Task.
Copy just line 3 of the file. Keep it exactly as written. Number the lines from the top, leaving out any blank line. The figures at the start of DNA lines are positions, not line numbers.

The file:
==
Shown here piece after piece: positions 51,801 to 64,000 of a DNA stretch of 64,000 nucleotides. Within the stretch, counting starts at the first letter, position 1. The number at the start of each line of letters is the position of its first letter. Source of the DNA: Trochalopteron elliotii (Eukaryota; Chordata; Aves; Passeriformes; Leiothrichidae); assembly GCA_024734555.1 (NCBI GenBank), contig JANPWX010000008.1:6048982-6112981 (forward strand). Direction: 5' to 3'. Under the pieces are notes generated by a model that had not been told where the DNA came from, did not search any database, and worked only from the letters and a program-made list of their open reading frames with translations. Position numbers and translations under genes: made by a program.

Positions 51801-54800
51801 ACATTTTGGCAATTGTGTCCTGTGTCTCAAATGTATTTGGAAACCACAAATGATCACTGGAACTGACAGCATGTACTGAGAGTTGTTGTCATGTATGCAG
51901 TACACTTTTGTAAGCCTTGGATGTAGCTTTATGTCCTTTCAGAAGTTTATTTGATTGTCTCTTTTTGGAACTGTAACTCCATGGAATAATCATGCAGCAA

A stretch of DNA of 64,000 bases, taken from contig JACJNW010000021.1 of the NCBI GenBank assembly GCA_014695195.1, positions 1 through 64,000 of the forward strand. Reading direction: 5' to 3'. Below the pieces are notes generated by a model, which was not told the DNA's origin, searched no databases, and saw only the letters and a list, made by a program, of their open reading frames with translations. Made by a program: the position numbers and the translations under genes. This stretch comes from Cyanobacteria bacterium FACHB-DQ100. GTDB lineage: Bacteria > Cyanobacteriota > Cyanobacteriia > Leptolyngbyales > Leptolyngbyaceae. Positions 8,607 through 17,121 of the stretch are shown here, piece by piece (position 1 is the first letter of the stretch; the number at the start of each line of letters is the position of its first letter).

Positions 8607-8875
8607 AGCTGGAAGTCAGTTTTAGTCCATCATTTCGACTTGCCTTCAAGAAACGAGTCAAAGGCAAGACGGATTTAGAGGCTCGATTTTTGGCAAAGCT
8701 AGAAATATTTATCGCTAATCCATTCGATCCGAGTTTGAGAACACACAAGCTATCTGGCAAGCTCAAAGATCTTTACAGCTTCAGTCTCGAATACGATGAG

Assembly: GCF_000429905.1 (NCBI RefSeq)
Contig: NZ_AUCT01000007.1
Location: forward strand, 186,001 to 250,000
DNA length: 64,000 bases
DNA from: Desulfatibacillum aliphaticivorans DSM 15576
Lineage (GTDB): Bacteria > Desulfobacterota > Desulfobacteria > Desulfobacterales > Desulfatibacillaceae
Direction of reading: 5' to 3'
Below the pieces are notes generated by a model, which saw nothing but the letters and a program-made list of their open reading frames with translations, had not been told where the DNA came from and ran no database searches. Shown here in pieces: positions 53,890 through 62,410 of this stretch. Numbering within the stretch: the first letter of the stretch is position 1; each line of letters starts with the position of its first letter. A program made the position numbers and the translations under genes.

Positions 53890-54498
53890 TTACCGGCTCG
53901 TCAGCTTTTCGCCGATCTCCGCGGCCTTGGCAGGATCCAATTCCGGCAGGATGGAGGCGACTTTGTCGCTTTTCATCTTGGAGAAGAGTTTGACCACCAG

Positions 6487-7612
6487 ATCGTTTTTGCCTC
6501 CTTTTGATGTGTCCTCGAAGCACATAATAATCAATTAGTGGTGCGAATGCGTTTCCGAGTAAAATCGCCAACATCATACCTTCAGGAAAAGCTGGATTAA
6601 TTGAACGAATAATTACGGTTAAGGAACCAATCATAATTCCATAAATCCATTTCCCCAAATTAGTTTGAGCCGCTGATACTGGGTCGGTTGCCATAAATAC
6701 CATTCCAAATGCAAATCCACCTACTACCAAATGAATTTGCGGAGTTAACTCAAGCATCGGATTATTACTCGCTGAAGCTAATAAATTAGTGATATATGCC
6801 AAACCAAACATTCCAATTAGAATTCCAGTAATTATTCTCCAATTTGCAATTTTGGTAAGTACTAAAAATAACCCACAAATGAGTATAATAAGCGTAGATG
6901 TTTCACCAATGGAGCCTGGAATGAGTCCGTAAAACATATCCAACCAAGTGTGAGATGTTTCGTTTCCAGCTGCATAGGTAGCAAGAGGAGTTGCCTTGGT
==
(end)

51801 ACATTTTGGCAATTGTGTCCTGTGTCTCAAATGTATTTGGAAACCACAAATGATCACTGGAACTGACAGCATGTACTGAGAGTTGTTGTCATGTATGCAG